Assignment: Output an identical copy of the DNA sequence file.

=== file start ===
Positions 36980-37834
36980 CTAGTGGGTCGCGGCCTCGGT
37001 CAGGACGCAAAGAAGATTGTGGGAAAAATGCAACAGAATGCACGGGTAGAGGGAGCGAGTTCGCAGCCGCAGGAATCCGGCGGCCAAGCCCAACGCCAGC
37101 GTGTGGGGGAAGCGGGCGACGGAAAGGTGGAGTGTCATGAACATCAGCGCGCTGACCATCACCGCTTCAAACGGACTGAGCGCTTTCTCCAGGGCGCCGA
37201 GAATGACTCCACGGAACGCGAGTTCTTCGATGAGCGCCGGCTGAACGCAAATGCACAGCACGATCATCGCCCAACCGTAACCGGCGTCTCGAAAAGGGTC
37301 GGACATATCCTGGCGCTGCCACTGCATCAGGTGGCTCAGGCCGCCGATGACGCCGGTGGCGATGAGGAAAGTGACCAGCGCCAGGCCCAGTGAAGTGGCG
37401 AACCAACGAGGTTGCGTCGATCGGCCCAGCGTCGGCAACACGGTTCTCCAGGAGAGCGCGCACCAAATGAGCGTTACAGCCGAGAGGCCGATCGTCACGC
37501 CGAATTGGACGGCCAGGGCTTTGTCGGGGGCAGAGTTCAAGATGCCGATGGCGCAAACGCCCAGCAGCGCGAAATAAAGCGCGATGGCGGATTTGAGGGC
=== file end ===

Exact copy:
Positions 36980-37834
36980 CTAGTGGGTCGCGGCCTCGGT
37001 CAGGACGCAAAGAAGATTGTGGGAAAAATGCAACAGAATGCACGGGTAGAGGGAGCGAGTTCGCAGCCGCAGGAATCCGGCGGCCAAGCCCAACGCCAGC
37101 GTGTGGGGGAAGCGGGCGACGGAAAGGTGGAGTGTCATGAACATCAGCGCGCTGACCATCACCGCTTCAAACGGACTGAGCGCTTTCTCCAGGGCGCCGA
37201 GAATGACTCCACGGAACGCGAGTTCTTCGATGAGCGCCGGCTGAACGCAAATGCACAGCACGATCATCGCCCAACCGTAACCGGCGTCTCGAAAAGGGTC
37301 GGACATATCCTGGCGCTGCCACTGCATCAGGTGGCTCAGGCCGCCGATGACGCCGGTGGCGATGAGGAAAGTGACCAGCGCCAGGCCCAGTGAAGTGGCG
37401 AACCAACGAGGTTGCGTCGATCGGCCCAGCGTCGGCAACACGGTTCTCCAGGAGAGCGCGCACCAAATGAGCGTTACAGCCGAGAGGCCGATCGTCACGC
37501 CGAATTGGACGGCCAGGGCTTTGTCGGGGGCAGAGTTCAAGATGCCGATGGCGCAAACGCCCAGCAGCGCGAAATAAAGCGCGATGGCGGATTTGAGGGC